| ||Ask HN: How has your profession affected your non-professional thinking?|
15 points by atte on July 7, 2011 | hide | past | web | favorite | 16 comments |
|For example, I'm a software developer. To become good at what I do I've developed a habit of rapidly thinking through possible execution flows whenever I write a routine. I especially tend to imagine what will happen in "bad" situations, and what will cause failure scenarios. What if the array is null? What if it's just empty? Etc.|
Developing a habit of thinking like this is crucial for being a good programmer. However, this manner of imagining failure situations is generally bad in the real world. I notice myself doing it from time to time (more often I've been working a lot). Today I caught myself in an empanada shop wondering where I was going to go to get change for my 100 peso note if the empanada man didn't happen to have change (Argentina has a significant change shortage). I was worrying about this before it was even time to pay. It ended up being no problem at all. Had it been a "problem," I could have easily just found a solution after the fact and not wasted time being concerned beforehand. It wouldn't have crashed any servers, exposed private user information, or gotten anybody fired.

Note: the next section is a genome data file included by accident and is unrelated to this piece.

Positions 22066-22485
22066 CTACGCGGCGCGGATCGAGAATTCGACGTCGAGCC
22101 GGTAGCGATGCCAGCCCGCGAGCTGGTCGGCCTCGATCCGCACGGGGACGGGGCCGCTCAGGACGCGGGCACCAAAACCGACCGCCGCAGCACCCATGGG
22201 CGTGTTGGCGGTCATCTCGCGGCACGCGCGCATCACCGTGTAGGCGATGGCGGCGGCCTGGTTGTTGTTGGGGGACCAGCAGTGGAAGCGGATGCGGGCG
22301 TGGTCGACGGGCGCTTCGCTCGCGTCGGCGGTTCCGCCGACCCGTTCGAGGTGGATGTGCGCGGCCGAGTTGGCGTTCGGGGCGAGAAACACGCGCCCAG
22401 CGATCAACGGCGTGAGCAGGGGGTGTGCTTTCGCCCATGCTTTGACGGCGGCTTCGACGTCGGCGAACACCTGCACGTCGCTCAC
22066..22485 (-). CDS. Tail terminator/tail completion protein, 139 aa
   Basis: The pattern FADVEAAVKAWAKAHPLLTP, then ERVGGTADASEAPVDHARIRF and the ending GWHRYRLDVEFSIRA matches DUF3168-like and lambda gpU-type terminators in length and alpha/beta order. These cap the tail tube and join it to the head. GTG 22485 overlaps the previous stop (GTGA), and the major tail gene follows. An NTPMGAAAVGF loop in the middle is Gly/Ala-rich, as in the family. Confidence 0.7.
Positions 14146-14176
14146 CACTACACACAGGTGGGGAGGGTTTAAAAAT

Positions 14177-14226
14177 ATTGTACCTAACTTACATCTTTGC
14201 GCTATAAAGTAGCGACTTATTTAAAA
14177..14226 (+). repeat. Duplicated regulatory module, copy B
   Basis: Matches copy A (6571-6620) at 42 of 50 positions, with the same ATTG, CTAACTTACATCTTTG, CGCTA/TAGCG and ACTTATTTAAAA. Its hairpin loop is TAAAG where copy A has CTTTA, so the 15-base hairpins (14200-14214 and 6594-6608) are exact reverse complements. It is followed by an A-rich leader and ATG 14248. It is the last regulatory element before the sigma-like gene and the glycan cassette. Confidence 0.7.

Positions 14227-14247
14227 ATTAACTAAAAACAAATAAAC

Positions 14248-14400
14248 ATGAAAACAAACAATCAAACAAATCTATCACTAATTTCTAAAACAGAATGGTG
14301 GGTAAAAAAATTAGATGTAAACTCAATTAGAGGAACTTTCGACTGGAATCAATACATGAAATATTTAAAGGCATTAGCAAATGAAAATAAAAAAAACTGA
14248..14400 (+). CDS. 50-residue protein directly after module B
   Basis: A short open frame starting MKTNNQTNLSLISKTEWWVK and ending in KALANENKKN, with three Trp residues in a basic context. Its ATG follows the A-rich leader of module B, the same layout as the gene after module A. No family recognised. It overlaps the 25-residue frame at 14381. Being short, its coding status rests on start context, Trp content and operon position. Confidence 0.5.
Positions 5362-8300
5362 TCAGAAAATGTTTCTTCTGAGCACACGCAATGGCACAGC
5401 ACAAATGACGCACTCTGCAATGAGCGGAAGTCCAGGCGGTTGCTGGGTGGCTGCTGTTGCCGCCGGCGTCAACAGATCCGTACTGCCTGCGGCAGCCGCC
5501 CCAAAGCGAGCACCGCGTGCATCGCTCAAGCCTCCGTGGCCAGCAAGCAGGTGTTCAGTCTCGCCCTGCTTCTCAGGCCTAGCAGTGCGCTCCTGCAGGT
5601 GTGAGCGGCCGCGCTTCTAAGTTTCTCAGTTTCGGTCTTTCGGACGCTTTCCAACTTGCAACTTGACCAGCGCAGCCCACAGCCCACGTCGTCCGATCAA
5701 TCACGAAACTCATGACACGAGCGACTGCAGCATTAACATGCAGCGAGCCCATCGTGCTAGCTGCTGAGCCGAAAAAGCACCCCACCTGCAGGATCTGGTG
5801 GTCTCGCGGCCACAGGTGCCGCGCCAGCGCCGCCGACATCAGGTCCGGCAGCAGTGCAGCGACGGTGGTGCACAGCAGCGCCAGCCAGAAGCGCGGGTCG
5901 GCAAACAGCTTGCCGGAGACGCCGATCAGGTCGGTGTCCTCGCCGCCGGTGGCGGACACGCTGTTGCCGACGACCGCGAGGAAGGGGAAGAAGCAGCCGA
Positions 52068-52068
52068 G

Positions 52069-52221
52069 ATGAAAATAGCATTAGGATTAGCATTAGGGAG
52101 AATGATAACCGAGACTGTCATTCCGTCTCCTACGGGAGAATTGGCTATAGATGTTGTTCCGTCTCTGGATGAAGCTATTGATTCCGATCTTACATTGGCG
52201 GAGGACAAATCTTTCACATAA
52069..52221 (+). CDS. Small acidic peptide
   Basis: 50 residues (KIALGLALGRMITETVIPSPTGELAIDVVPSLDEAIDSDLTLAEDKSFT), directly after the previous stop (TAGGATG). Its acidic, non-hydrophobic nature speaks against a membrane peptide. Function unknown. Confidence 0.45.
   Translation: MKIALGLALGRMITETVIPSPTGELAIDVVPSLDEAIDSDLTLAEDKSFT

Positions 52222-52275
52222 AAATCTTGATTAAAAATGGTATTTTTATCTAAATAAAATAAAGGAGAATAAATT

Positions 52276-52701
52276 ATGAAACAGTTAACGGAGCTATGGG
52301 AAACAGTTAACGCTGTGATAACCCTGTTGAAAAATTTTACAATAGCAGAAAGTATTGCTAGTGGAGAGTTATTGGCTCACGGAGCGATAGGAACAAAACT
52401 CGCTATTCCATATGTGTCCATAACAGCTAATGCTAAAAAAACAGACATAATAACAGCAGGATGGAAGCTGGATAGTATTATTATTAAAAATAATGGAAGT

So, that example happened to be a negative one (although it's not so bad to train myself against). I can name plenty of positive effects too, but I'm more curious what other people have to say.
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